Jesus said, “If those who attract you say, ‘See, the Kingdom is in the sky,’ then the birds of the sky will precede you. If they say to you, ‘It is under the earth,’ then the fish of the sea will precede you. Rather, the Kingdom of God is inside of you, and it is outside of you. [Those who] become acquainted with [themselves] will find it; [and when you] become acquainted with yourselves, [you will understand that] it is you who are the sons of the living Father. But if you will not know yourselves, you dwell in poverty and it is you who are that poverty.”
With its full context, its meaning is much clearer. Heaven (or more properly, the Kingdom of God) is within us through our being acquainted with it. It’s not a physical location, cos if it were then the birds or the fish would be closer to it than we are, depending upon its location. Rather, the Kingdom of God (in this age) is a spiritual reality that’s breaking into our world by means of its Church – including us individual Christians. Thus, as we grow up more and more into the Body of Christ, we realize the Kingdom more and more within us and we manifest it more and more around us.
whether the quote is true
Well, I think I just answered that question in part. The basic idea of the quote in the picture is true: heaven, understood as the Kingdom, is a constant reality that manifests within us and around us. But if you look at the rest of the verse from which the quote comes, then a very different story starts to emerge. “Becoming acquainted with ourselves” is portrayed as the key to belonging to the Kingdom and being sons of God. While it is true that we must have faith in God to foster a right relationship with Him, it is not our knowledge of Him that saves us. And that’s exactly what this Gnostic document is trying to teach: “if you will not know yourselves, you dwell in poverty and it is you who are that poverty.” Faith is subsumed by gnosis (knowledge) and the saving work of God in Christ is replaced with the human mind. If that isn’t Gnosticism I don’t know what is!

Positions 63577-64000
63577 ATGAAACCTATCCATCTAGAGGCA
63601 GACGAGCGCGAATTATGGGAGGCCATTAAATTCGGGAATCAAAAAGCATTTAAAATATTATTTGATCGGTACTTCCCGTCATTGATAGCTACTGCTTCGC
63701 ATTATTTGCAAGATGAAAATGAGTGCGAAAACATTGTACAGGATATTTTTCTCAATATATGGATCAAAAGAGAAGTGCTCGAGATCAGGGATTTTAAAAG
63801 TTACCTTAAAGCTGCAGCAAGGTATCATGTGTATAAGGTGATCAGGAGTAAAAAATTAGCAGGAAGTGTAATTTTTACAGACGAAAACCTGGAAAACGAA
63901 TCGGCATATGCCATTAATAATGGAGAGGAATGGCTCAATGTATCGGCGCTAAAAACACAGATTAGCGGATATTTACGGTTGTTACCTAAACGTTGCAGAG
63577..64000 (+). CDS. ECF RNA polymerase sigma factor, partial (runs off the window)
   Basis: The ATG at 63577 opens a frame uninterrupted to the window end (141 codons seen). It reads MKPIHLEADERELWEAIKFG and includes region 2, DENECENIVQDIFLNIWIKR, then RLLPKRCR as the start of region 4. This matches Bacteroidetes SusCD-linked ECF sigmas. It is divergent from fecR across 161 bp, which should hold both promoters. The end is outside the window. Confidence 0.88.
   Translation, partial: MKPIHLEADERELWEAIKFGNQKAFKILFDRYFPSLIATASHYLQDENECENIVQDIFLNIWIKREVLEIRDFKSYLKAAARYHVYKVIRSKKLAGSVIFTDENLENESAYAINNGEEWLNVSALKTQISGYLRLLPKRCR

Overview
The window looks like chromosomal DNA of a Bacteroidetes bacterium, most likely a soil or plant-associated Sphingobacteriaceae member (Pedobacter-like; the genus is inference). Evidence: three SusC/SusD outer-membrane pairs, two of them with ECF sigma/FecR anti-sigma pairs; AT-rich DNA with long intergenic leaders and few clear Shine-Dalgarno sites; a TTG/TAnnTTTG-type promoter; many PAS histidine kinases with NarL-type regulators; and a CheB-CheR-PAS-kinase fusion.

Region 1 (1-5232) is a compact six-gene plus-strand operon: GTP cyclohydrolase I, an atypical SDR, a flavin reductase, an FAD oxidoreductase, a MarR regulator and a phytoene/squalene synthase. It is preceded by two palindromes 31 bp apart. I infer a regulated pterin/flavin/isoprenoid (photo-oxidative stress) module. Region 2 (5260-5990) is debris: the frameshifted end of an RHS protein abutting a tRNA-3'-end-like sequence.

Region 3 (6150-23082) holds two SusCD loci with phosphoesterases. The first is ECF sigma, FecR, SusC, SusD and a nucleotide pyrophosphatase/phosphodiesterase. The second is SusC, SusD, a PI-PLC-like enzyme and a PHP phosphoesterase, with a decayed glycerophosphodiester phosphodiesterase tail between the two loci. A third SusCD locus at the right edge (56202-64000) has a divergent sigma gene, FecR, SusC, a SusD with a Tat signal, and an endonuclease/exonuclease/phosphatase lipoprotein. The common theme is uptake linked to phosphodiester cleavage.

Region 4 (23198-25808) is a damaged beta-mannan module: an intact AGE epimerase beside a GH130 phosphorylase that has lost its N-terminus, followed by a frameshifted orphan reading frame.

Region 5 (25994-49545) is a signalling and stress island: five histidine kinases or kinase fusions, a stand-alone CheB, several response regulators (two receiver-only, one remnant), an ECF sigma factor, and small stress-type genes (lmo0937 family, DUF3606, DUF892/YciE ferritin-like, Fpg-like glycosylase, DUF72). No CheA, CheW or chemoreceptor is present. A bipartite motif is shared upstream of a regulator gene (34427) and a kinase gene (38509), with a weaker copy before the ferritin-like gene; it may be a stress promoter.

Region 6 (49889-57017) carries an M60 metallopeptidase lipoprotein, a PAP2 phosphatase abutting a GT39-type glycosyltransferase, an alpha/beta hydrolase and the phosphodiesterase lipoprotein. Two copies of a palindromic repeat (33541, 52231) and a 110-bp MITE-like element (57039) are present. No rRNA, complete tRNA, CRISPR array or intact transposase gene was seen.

It’s interesting how old heresies like that keep coming back in new forms. Enlightenment thinking certainly shares a similar attitude: the human intellect is (or at least will be) the salvation of the human race. In that framework, the quote in the picture, “heaven is within you and all around you in every passing moment,” eloquently describes the triumph of the human being in creating heaven on earth. Or at least the triumph of the individual to create his own heaven. In that sense this quote is deathly false.
But if we read the quote in the picture from a Christian perspective, we can agree that heaven is within us and around us, because as Christians we have the Holy Spirit dwelling within us, and we belong to the Church, the Body of Christ, which is the physical manifestation of the Kingdom of God breaking into this world today. And that’s great. The only problem is that that’s not what the quote meant in its original context. It’s just using Christian imagery and language to put forth a Gnostic heresy.
I hate to be a killjoy, but as beautiful as the quote is, and even though it can be read in a Christian light, I wouldn’t encourage any Christian to pass it along as a wise saying, especially with the incorrect attribution to Jesus at the bottom. Besides, all our non-Christian friends will read it with a different meaning than us anyway, and thus we’ll just be reinforcing their misunderstandings of God, heaven, and the Gospel.